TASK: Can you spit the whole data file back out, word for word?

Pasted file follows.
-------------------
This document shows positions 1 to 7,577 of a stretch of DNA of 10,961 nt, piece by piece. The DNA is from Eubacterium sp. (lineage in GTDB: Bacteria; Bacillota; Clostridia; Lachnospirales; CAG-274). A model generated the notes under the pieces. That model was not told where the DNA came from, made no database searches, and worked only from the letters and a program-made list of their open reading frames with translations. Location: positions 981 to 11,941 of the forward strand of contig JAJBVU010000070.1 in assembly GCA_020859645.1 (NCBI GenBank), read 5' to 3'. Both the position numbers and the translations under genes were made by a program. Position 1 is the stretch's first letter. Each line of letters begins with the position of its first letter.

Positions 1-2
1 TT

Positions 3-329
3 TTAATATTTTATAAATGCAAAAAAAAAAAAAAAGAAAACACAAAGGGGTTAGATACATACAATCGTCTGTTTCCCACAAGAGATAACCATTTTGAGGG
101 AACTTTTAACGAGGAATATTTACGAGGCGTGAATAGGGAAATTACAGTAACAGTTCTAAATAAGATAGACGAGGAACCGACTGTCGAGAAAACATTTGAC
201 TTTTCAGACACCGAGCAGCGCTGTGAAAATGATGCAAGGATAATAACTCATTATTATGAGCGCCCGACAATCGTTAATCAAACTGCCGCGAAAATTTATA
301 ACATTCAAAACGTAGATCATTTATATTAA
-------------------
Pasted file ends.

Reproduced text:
This document shows positions 1 to 7,577 of a stretch of DNA of 10,961 nt, piece by piece. The DNA is from Eubacterium sp. (lineage in GTDB: Bacteria; Bacillota; Clostridia; Lachnospirales; CAG-274). A model generated the notes under the pieces. That model was not told where the DNA came from, made no database searches, and worked only from the letters and a program-made list of their open reading frames with translations. Location: positions 981 to 11,941 of the forward strand of contig JAJBVU010000070.1 in assembly GCA_020859645.1 (NCBI GenBank), read 5' to 3'. Both the position numbers and the translations under genes were made by a program. Position 1 is the stretch's first letter. Each line of letters begins with the position of its first letter.

Positions 1-2
1 TT

Positions 3-329
3 TTAATATTTTATAAATGCAAAAAAAAAAAAAAAGAAAACACAAAGGGGTTAGATACATACAATCGTCTGTTTCCCACAAGAGATAACCATTTTGAGGG
101 AACTTTTAACGAGGAATATTTACGAGGCGTGAATAGGGAAATTACAGTAACAGTTCTAAATAAGATAGACGAGGAACCGACTGTCGAGAAAACATTTGAC
201 TTTTCAGACACCGAGCAGCGCTGTGAAAATGATGCAAGGATAATAACTCATTATTATGAGCGCCCGACAATCGTTAATCAAACTGCCGCGAAAATTTATA
301 ACATTCAAAACGTAGATCATTTATATTAA